|Well||Formation||IP 30 Boe/d||Lateral Feet|
|Elbert State 16-36N||TF1||344||5419|
As of September, American Eagle has two rigs running. It will continue to operate two rigs until the end of Q1 next year. Over the course of 2014, it will use one or two rigs. The number will depend on economics, such as oil price, etc. During the second half of 2013, American Eagle will have drilled a total of 15 gross wells. Five will be middle Bakken wells that are part of the five well carry agreements with its JV partner. An additional six wells will be three middle Bakken and three upper Three Forks. This is part of its six well farm-out agreement with its JV partner. The final three wells are two middle Bakken and one upper Three Forks. Cap ex for the above wells will total $19 million. $8.7 million was spent in Q3, with $10.3 being spent in Q4. In 2014, American plans to drill and complete 18 gross wells at an estimated cost of $65 million. It estimates a long lateral will cost $6.8 million. The Q4 production guidance is 2100 Boe/d. This includes the acquisition, which closed in October, of 9,700 net acres which included production of 750 Boe/d.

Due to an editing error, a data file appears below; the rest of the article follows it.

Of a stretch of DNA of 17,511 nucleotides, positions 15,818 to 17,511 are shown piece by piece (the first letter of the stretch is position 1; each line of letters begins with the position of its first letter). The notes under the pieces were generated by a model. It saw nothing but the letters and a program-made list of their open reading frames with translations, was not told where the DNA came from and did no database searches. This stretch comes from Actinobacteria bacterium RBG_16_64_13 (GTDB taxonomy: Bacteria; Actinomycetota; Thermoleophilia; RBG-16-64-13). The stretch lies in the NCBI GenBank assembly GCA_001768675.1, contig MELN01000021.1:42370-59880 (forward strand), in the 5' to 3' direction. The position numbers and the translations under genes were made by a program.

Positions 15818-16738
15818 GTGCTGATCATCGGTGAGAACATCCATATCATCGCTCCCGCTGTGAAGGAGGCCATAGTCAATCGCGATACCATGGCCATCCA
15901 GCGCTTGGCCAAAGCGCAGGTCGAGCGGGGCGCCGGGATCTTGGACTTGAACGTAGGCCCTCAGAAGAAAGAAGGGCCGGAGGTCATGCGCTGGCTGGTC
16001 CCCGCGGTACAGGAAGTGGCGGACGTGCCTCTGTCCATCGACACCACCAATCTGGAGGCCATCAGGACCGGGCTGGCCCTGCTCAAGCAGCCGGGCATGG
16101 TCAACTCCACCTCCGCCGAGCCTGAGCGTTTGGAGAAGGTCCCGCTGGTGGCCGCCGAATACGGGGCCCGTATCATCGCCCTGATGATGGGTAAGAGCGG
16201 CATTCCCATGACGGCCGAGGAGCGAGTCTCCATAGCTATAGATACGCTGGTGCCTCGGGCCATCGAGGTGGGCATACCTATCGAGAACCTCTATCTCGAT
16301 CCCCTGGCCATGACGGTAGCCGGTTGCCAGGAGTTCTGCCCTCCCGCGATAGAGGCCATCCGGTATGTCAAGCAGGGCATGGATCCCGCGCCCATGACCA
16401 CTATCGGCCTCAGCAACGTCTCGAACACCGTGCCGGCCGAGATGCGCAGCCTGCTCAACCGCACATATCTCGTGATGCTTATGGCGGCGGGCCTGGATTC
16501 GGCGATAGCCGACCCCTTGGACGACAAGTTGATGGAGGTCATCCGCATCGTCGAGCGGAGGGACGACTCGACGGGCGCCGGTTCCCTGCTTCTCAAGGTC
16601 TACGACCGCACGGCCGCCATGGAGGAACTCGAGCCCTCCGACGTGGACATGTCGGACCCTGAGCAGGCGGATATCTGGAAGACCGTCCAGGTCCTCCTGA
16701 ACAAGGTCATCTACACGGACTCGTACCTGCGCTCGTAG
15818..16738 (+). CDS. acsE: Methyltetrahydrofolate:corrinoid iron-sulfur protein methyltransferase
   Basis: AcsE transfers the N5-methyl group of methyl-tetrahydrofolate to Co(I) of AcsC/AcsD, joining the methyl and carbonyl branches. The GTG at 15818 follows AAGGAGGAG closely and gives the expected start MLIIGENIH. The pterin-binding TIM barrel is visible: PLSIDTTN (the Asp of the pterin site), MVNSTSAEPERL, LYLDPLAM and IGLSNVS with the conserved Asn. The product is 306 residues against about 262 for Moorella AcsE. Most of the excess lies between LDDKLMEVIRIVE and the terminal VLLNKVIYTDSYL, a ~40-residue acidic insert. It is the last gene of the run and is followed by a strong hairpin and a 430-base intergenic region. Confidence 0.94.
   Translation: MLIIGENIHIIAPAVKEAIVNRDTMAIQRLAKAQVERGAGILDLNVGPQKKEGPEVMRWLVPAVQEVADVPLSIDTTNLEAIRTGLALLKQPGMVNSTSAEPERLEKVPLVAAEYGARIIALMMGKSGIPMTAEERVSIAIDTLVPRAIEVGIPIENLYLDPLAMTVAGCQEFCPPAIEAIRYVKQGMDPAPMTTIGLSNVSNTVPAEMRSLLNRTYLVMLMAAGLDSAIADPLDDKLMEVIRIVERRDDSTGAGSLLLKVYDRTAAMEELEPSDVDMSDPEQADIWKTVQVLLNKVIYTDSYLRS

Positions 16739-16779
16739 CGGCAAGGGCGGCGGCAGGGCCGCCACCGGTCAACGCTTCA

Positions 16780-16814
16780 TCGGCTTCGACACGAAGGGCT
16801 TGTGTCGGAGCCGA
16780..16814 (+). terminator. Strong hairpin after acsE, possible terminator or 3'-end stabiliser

When looking at American's acreage, it is outside the core with respect to the Three Forks. It is to the northwest of the Brockton-Froid fault zone. It does have decent thickness of 150+ feet. This is half some of the best areas, but should still support decent well spacing of four to six wells/section.
The Bakken Isopach above shows middle Bakken thickness in Divide County. As you can see, Divide has surprisingly good shale thickness. American's acreage is on the cusp of the 90 to 100 foot thickness seen in the rest of the county. This provides a total thickness of 250+ feet, more than enough to be a solid stacked play on pad drilling. The middle Bakken may have issues though. It is very shallow and in what is considered to be immature. Early middle Bakken results have not been real good, but there has been some development in the area. Going a little deeper into this area with respect to locations per mile, we see much of this area has already been tested. We already see up to 3 and 4 wells per section currently. Although American has little by the way of results, other operators are currently active. Magnum Hunter (MHR) and SM Energy (SM) have completions nearby. Magnum Hunter has focused on the Three Forks and believes this area is a sweet spot. The table below provides Magnum Hunter's results.
|Well||IP 30 Boe/d|
|Judith Olson 27||776|
|Judith Olson 22||575|
|Border Farms 2H||587|
|Burton Olson 1XP||661|
|Bailard Karen 1H||558|
|Bailard William 1H||658|
|Almos Farms 2H||525|
|Border Farms 5H||383|
|J Olson 2DM||644|
|J Olson 2XM||608|